What Our Members Say
I am thankful for Circle of Mercy because of the amazing role models it offers to my daughters and me. Truly, people of integrity—some on the front lines, some quietly behind the scenes—all are walking the walk in their own season. In a world that seems increasingly scary on so many fronts, it is a blessing to have a faith home where we can support each other in our journeys and sing for the light.
In October 2006, my 16-year-old son, Jody, who has Down syndrome, spontaneously chose to receive his first communion in this merciful Circle. He had long ago developed a spiritual practice he calls “playing bread and wine.” Always occurring in the very early morning while his breakfast cooks, it involves a slice of whole wheat bread, a cup of orange juice, a lighted candle, and a hefty Jerusalem Bible, all carefully arranged on the living room rug. First Jody croons a hymn-like tune in which the garbled word “alleluia” features prominently. Its rousing conclusion is my signal to bless the bread and cup and offer them to the very attentive one-man congregation. I often explained that he could receive communion in just this way at Circle of Mercy, but Jody always responded, “Maybe later.” However, on that October Sunday, Jody grabbed my hand, approached the table, and accepted the body and blood of Jesus with the words “Thank you!” Making a lopsided sign of the cross as he walked back toward his seat, he broke into a glowing smile and rushed to his Dad, exclaiming, “I did it! I had chameleon!” Two weeks later, he held the cup for everyone in the Circle, offering to each recipient a robust “You’re welcome!” Thanks be to God.
Our name speaks to why Circle of Mercy is important to me. A circle has a still center point, and all are equidistant from that center; we all have equal access, availability, and invitation to the center. Though the need for justice in the world is great, mercy is the vehicle for salvation and transformation. That little preposition “of” means that we’re not just for mercy, but we are people who acknowledge that first and foremost we are children of a loving and merciful God, who is at work in a broken world.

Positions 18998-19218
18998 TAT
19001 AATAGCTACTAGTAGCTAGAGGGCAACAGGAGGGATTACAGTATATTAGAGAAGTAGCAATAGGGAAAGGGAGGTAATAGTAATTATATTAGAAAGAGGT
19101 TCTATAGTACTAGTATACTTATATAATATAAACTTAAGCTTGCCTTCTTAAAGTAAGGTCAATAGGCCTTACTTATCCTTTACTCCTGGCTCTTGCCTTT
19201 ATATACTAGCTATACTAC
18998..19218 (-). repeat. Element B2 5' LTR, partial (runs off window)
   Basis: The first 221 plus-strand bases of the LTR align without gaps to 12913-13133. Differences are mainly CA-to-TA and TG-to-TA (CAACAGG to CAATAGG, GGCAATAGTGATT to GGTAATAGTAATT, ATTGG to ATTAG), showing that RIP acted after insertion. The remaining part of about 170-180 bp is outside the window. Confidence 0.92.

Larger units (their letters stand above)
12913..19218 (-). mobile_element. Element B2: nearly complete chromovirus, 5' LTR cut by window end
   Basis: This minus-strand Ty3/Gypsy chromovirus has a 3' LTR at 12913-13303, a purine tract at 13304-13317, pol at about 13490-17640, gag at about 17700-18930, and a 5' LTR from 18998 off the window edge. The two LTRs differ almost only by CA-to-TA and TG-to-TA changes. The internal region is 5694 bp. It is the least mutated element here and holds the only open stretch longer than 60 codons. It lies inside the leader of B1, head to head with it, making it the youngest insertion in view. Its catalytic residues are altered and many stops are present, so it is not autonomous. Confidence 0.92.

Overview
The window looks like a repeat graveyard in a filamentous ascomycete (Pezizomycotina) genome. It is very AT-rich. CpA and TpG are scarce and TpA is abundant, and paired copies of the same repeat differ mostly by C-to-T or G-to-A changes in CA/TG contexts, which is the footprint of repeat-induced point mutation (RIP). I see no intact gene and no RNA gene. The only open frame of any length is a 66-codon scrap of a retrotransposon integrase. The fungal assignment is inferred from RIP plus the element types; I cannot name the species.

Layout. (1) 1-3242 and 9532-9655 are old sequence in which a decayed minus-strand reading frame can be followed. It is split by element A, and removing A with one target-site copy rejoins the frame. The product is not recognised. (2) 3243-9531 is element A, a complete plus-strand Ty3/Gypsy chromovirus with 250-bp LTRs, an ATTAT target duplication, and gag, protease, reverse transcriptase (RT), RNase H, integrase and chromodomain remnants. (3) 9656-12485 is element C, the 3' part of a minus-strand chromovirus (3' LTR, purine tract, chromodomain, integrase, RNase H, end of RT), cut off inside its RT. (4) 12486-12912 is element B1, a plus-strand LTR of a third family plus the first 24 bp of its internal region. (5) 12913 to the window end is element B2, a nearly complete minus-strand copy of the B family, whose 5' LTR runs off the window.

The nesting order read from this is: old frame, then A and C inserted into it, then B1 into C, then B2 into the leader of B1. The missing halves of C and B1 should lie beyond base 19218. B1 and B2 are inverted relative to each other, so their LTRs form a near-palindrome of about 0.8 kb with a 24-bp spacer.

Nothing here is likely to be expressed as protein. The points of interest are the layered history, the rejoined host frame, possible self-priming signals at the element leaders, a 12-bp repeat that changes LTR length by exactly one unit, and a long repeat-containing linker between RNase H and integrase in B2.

Becoming involved in anti-racism/racial reconciliation work over the years has brought me many realizations of how I have been affected by racism and in turn a better understanding of who I am as an African-American man. I have found in the Circle a love of, and commitment to, God and his word, social justice, and community that I have found nowhere else. I feel many of the pieces of my life—of who I am—come together when I am in the Circle, causing me to feel more whole—more like the person I was made to be.
When Circle of Mercy appeared, I felt it was my last shot at “organized religion.” The Circle is faith in the midst of upheavals. If the Gospel is true, it will be made real and manifest in the struggles for equality and personhood, for which many of the Circle members lay out their lives every day. To them I say, I can take the hard-edged good news into the college classroom where I teach because you help to demonstrate the good and newsy truth in prisons, in Iraq and Cuba and Asheville, and in the “thousand points of darkness” made more apparent in the past few years. The way I see it, faith is alive because you live it, because of your great imagination to knead it in (like yeast in bread) wherever you are.